God's War. C. Tyerman [Retail: ePub/Mobi]

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Book Description
Publication Date: October 4, 2007
The story of how a group of warriors, driven by faith, greed and wanderlust, carved out new Christian-ruled states in the Middle East is one of the most extraordinary of all epics. The crusaders' stunning initial success started a sequence of great Crusades, each with its own story, that fundamentally shaped the Christian and Muslim worlds for two centuries, until the last Crusader castles were finally expunged. The energy and commitment that sent army after army into the eastern Mediterranean also led to the invasion and conversion of Central and Baltic Europe, Spain, Portugal, the destruction of the Cathars in Provence and the settlement of America. Told with great verve and authority, God's War is the definitive account of a fascinating but also horrifying story.

We are still living with the images and legends of the crusades Tyerman tells us how the Church set about preaching the crusades, exploiting the perennial pessimism and guilt of the European nobility of the Middle Ages. He shows how crusading ideology penetrated the religious sensibility of the period, as well as its secular fiction and poetry Of all the modern histories of the crusades it is the shrewdest, the most reliable and the most complete.

Editorial Reviews

From Publishers Weekly
Starred Review. This is likely to replace Steven Runciman's 50-year-old History of the Crusades as the standard work. Tyerman (England and the Crusades), lecturer in medieval history at Oxford University, demolishes our simplistic misconceptions about that series of ferocious campaigns in the Middle East, Muslim Spain and the pagan Baltic between 1096 and 1500. Abjuring sentimentality and avoiding clichés about a rapacious West and an innocent East, Tyerman focuses on the crusades' very human paradoxes: "the inspirational idealism; utopianism armed with myopia; the elaborate, sincere intolerance; the diversity and complexity of motive and performance." The reader marvels at the crusaders' inextinguishable devotion to Christ even while shuddering at their delight in massacring those who did not share that devotion. In the end, Tyerman says, what killed crusading was neither a lack of soldierly enthusiasm nor its failure to retain control of Jerusalem, but the loss of Church control over civil societies at home and secular authorities who felt that religion was not sufficient cause for war and that diplomacy was a more rational method of deciding international relations. God's War is that very rare thing: a readable and vivid history written with the support of a formidable scholarly background, and it deserves to reach a wide audience. 16 color illus. (Sept.)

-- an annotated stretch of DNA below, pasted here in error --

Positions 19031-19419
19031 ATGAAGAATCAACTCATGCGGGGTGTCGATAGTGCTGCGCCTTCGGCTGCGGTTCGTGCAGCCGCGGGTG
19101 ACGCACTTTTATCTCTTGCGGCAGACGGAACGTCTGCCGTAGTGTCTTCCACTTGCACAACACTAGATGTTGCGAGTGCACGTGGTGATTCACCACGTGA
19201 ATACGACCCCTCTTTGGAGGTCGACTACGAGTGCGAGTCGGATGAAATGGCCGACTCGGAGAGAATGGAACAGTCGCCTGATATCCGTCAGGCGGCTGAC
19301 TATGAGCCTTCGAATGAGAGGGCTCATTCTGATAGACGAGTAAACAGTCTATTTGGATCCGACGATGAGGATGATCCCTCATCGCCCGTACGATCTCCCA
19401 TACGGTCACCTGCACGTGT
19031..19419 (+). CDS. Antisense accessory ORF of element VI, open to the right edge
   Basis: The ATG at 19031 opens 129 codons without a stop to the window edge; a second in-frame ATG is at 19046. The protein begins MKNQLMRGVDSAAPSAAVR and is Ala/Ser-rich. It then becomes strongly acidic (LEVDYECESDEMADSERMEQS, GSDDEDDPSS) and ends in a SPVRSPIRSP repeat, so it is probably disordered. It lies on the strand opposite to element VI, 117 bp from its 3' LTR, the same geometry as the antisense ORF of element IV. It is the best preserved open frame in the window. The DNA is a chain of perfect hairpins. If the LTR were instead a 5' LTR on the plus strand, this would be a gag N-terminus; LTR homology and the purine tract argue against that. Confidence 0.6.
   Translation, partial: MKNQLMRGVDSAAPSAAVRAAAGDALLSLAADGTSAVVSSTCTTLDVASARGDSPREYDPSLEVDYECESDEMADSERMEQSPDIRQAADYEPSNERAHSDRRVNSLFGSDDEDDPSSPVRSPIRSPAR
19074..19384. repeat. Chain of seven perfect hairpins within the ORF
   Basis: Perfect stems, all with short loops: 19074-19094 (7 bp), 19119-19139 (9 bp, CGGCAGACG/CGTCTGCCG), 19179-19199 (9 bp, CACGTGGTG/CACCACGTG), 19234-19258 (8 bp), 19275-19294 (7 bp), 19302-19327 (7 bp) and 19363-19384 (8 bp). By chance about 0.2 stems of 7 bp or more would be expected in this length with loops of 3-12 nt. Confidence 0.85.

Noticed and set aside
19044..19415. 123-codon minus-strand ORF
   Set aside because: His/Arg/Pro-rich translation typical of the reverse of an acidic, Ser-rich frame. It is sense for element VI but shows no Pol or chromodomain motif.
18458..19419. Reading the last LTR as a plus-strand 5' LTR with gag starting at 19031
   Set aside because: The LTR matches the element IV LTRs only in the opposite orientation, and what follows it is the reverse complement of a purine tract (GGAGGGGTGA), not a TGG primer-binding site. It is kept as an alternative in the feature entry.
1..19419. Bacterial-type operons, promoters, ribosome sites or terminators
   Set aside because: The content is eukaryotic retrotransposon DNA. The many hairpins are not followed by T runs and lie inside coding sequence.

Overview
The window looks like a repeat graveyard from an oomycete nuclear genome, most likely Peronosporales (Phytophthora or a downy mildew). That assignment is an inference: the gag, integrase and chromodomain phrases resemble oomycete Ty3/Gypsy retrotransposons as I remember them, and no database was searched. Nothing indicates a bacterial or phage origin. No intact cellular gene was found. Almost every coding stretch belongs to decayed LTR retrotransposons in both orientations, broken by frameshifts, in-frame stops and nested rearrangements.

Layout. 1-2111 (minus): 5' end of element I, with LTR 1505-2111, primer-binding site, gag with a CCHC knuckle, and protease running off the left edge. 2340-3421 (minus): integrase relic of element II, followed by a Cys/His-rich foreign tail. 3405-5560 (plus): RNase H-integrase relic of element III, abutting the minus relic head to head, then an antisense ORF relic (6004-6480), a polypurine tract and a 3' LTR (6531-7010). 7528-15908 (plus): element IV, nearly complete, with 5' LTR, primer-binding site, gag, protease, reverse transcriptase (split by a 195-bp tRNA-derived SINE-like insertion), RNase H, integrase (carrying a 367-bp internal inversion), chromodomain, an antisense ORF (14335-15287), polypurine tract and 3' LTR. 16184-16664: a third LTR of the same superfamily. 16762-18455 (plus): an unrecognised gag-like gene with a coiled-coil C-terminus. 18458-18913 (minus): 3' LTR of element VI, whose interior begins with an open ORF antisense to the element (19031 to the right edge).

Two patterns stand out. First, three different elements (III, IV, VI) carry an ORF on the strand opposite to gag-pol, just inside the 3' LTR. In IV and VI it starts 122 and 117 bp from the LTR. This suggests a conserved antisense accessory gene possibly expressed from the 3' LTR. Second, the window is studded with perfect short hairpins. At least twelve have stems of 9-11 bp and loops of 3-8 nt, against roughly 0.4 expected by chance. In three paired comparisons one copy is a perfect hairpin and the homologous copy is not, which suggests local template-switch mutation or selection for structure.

Copyright © Reed Business Information, a division of Reed Elsevier Inc. All rights reserved.
Review
This is likely to replace Steven Runciman's 50-year-old History of the Crusades as the standard work. Tyerman, lecturer in medieval history at Oxford University, demolishes our simplistic misconceptions about that series of ferocious campaigns in the Middle East, Muslim Spain and the pagan Baltic between 1096 and 1500...God's War is that very rare thing: a readable and vivid history written with the support of a formidable scholarly background, and it deserves to reach a wide audience. (Publishers Weekly (starred review 20060724)

Challenging traditional conceptions of the Crusades, e.g., the failure to retain Jerusalem, Tyerman believes that it was the weakening of papal power and the rise of secular governments in Europe that finally doomed the crusading impulse. This is a marvelously conceived, written, and supported book. (Robert J. Andrews Library Journal 20060915)

Christopher Tyerman, who teaches medieval history in Oxford, offers in his new and massive study of the Crusades as a whole a welcome synthesis for the general reader...Full of fascinating detail...God's War is a first-rate, scholarly, up-to-date, and highly readable survey of the entire crusading movement...In the gullible age of The Da Vinci Code, Tyerman offers a sane, informed, and gripping account of one of the most characteristic and most extraordinary manifestations of the Christian Middle Ages. (Eamon Duffy New York Review of Books 20061019)

Tyerman, an Oxford scholar, combines vigorous argument and nuanced analysis in this deeply learned chronicle of the Crusades...It's the best single-volume treatment of this still-controversial and fraught subject. (Benjamin Healy and Benjamin Schwarz The Atlantic 20061101)